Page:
Tourists who want to see a “primitive village” are people who know dangerously little about the outside world.
One of the most successful cocktail table books to ever be published that includes much from Africa is Jimmy Nelson’s Before They Pass Away. I’ve had the book since it’s been published and its value just increases daily.
But criticism of the book and its exponential earnings curve has reached a crescendo. Indigenous people around the world are growing more and more incensed the more popular and famous the book becomes.
The unending appearances by Nelson with his original prints, which are routinely now auctioning for more than $150,000, now regularly include indigenous people protesting outside the galleries and bookshops hosting the exhibitions.
The protest campaign is being led by Steven Cory of Survival International. The organization publishes a running critique by indigenous leaders around the world of Nelson’s book.
Cory calls the book “hokum” and “hubristic baloney.” Cory points out that the so-called “primitive people” who still exist are hardly going to “pass away” and in fact are becoming more and more politically powerful.
“If his images look like they come from the 19th century, it’s because they do,” Cory concludes. None of the peoples exist today the way Nelson portrays them: Cory documents that Nelson’s photo shoots are all carefully staged, rearranging reality to what rich westerners want to think about people in remote parts of the world.
The people who make Nelson’s book so valuable, and my clients who insist on seeing Maasai villages, are not by any means bad people. There’s a good motivation and a bad motivation resident in most of these folks’ desires.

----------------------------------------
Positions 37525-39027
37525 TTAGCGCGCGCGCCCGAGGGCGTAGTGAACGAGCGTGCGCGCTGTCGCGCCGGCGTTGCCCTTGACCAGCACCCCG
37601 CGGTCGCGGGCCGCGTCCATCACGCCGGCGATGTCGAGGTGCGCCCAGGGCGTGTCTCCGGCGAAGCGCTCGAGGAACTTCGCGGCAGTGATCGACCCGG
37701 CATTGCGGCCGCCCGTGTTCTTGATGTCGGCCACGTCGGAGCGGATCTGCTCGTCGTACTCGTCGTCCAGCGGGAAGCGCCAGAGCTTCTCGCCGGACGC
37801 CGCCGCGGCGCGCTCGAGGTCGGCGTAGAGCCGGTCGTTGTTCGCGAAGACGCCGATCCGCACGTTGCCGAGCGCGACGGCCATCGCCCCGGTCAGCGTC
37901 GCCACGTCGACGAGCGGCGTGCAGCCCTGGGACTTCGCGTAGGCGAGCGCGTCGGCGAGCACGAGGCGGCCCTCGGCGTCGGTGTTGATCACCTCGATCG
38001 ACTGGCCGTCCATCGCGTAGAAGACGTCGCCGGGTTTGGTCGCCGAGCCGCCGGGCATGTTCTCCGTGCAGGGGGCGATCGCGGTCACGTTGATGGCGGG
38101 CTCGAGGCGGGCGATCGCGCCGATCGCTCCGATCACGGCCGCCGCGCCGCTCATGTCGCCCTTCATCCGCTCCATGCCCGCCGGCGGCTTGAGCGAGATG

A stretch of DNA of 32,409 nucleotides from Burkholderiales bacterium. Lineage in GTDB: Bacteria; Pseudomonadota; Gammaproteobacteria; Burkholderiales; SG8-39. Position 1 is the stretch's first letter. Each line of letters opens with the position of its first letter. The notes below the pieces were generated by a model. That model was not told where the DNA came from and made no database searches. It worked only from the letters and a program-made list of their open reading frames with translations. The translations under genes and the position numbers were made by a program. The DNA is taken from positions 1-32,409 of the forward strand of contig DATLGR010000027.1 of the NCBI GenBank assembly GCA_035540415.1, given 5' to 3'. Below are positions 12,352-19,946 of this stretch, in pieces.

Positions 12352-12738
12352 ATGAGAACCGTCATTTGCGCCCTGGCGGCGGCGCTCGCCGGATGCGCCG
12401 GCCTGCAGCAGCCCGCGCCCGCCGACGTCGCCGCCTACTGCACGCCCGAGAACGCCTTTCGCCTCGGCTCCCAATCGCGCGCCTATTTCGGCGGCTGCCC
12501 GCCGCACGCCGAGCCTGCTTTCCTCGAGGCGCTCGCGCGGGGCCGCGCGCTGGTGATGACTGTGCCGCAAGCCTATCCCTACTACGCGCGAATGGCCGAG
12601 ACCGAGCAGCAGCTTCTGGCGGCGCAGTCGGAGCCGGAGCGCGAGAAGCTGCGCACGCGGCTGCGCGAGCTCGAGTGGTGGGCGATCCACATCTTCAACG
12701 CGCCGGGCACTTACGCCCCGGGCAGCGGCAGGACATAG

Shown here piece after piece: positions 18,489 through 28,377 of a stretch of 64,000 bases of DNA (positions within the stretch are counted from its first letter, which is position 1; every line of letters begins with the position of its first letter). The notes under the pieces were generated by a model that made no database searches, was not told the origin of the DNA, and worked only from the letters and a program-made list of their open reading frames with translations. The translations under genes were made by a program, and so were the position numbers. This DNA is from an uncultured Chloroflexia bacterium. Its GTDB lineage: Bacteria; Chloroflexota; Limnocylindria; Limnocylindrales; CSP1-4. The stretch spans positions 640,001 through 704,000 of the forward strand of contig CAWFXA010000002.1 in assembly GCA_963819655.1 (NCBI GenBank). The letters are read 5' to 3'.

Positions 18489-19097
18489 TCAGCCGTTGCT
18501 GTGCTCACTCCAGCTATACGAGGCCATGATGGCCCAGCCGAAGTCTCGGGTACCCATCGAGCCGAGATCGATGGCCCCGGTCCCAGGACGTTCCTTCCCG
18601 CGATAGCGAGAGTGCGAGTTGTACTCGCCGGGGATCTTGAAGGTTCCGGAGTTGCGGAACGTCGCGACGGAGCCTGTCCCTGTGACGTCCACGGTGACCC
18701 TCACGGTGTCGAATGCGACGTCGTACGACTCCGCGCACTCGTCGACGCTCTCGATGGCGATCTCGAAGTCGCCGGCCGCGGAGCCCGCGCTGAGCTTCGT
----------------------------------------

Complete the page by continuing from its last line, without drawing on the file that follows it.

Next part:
The good motivation comes from a self-recognition, an admission if you like, of their global myopia. It’s extremely encouraging that travelers go somewhere blind, worried possibly at how little they know but hungry to know more.
The bad motivation is a deeply set racism. The tourist thinks of herself as so much more intellectual, skilled, trained and educated, than the so-called “primitive person.” She wants to see this “with her own eyes” precisely to validate this lofty presumption about herself.
Unfortunately tourism’s response is so out of whack that the initial, well-meaning desire by good folks is cast aside to the more marketable validation of primitiveness.
So there are hundreds of “villages” that charge excessively high rates that tourists dole out without a blink so that they can see sick kids in smelly, dirty homes. It’s absolutely incredible how fooled tourists can be.
It’s infinitely easier to show a tourist in a half hour a sick kid in a smelly, dirty home, than convey to them how the Maasai Environmental Resource Coalition (MERC) is saving the ecosystem for the whole world or how Twaweza is providing better education to all children in East Africa.
What I’m saying is that there would be many, many fewer sick kids in smelly, dirty homes if there weren’t so many tourists paying to see them.
Or if there weren’t so many people paying so much for Jimmy Nelson’s book.
Very true conclusion. The book remains a fantastic publication that will remain important for a long time, but the point about “village tourism” is very true